Australia

Australia asylum baby 'will be sent back to Nauru'

  • 22 February 2016
  • From the section Australia
Media captionProtests have taken place outside Brisbane's Lady Cilento Hospital

A baby at the heart of an asylum row in Australia will be sent with her mother to an offshore camp on the Pacific island of Nauru, the government says.

Immigration Minister Peter Dutton said the girl had been discharged from hospital into community detention.

But he stressed she would be able to stay in Australia only temporarily.

Doctors had refused to discharge the one-year-old, who was being treated for serious burns, unless she was provided a "suitable home environment".

The standoff sparked protests outside Brisbane's Lady Cilento Hospital in support of the doctors.

The girl known as Asha, who is Nepalese, will now stay with her family, including her mother, in community detention in Brisbane. An immigration officer will monitor the family and their movements will be restricted.

Mr Dutton said she would be sent to the offshore processing centre on Nauru once her medical treatment was complete and the legal issues surrounding the circumstances of her injury resolved.

"We are not going to allow people smugglers to get out a message that if you seek assistance in an Australian hospital, that somehow that is your formula to becoming an Australian citizen," he told the Australian Broadcasting Corp.

"I couldn't be any clearer - once the medical assistance has been provided and the legal issues resolved, people will go back to Nauru."

Australia and asylum

Image copyright AFP
Image caption The island nation of Nauru holds migrants while Australia processes their asylum claims
  • The number of asylum seekers travelling to Australia by boat rose sharply in 2012 and early 2013. Scores of people have died making the journey.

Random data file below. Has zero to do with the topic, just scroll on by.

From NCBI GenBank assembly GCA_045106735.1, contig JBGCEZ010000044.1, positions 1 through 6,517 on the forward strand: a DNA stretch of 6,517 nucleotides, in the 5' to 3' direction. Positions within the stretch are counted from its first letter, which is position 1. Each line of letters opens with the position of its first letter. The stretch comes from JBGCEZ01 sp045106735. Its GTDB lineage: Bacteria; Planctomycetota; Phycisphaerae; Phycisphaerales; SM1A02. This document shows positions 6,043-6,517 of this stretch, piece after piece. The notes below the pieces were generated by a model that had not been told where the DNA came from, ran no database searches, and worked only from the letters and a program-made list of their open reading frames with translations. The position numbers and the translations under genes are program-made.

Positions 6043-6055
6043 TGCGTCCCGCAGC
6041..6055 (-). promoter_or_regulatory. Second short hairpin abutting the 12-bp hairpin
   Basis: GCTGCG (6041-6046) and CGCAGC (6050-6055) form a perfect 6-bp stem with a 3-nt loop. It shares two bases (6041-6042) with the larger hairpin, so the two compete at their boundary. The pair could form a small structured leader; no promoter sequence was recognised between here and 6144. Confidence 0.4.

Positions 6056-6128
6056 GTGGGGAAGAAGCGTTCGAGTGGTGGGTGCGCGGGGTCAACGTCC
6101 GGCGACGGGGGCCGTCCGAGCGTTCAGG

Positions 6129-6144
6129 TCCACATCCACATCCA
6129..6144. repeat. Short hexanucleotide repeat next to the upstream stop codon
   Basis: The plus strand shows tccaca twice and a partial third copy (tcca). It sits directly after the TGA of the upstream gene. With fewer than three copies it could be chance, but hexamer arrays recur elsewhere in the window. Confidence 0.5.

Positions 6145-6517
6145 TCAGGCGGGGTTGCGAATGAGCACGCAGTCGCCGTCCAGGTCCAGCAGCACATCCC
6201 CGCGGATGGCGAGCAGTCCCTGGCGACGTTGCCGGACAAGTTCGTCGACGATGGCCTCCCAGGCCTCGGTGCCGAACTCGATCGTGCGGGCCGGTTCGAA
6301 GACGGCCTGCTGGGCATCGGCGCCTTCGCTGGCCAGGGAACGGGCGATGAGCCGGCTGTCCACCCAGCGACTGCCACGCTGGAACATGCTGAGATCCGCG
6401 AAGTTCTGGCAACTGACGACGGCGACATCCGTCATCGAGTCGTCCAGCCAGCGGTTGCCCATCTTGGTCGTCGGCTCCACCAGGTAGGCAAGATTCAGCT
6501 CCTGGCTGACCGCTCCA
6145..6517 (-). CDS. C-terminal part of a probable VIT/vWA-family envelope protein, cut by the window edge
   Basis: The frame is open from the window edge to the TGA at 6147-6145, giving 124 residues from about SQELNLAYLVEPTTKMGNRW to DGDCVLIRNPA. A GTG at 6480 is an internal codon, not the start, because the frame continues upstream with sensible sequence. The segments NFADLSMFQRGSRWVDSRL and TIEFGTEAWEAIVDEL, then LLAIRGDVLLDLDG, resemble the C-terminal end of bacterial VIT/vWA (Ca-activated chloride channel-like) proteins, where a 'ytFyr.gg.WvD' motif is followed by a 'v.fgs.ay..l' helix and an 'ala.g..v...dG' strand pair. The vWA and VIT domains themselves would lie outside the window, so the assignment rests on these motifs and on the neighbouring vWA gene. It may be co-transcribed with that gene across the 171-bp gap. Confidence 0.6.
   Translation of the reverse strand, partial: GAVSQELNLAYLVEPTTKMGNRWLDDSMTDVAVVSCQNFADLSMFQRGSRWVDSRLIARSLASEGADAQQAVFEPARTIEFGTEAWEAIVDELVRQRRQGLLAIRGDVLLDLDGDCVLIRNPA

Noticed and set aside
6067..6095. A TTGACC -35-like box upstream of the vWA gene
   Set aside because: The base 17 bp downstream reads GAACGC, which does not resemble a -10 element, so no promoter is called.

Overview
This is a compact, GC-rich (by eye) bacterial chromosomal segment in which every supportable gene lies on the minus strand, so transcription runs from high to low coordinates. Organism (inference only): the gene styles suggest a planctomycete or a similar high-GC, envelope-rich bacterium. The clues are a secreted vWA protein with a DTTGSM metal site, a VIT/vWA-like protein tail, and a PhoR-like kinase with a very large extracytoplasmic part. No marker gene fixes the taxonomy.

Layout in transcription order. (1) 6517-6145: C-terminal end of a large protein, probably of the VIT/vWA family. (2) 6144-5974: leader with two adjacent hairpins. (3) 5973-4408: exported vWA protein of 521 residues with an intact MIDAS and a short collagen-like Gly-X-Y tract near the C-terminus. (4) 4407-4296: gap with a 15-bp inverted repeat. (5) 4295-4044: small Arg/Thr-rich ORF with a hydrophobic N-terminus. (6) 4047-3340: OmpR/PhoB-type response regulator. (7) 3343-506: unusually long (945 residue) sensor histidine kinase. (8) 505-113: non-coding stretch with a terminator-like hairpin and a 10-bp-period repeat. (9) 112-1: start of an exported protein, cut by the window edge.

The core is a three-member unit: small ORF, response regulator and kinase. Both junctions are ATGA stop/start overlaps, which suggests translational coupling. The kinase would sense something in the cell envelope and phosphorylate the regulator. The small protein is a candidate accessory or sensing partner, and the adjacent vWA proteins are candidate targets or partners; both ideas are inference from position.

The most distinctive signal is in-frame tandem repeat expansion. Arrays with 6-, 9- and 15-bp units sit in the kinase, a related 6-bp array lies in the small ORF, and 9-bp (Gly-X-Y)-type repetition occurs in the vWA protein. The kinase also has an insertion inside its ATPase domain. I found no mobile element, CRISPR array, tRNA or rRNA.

• To stop the influx, the government adopted tough measures intended as a deterrent
  • Everyone who arrives is detained. Under the policy, asylum seekers are processed offshore at centres such as Nauru
  • The government has also adopted a policy of tow-backs, or turning boats around

Why is Australia's asylum policy controversial?

Mr Dutton denied the move was prompted by the protests and said it was pre-planned.

Earlier, Mr Dutton had told reporters: "The advice I have received is the doctors from the hospital have said the baby's treatment has concluded and they would be happy for the baby to go out into community detention.

"That's what we have proposed all along but at some point, if people have matters finalised in Australia, they will be returning to Nauru."

But refugee advocates hailed baby Asha's release into the community as a victory against the government's hard-line detention policy.

Image copyright EPA
Image caption The detention and likely deportation of Asha sparked many protests

In early February, the High Court upheld Australia's asylum policy as legal under the country's constitution.

The ruling paved the way for around 267 people, including 37 babies, to be deported to Nauru.

Mr Dutton also reiterated Prime Minister Malcolm Turnbull's rejection of an offer from New Zealand to take in a quota of asylum seekers.

"The deal that was struck was a back-door option to come to Australia," he said on Monday.

"It was a failed proposal under former prime minister Julia Gillard and that is why it is not acceptable to us in the form that Julia Gillard brokered it."

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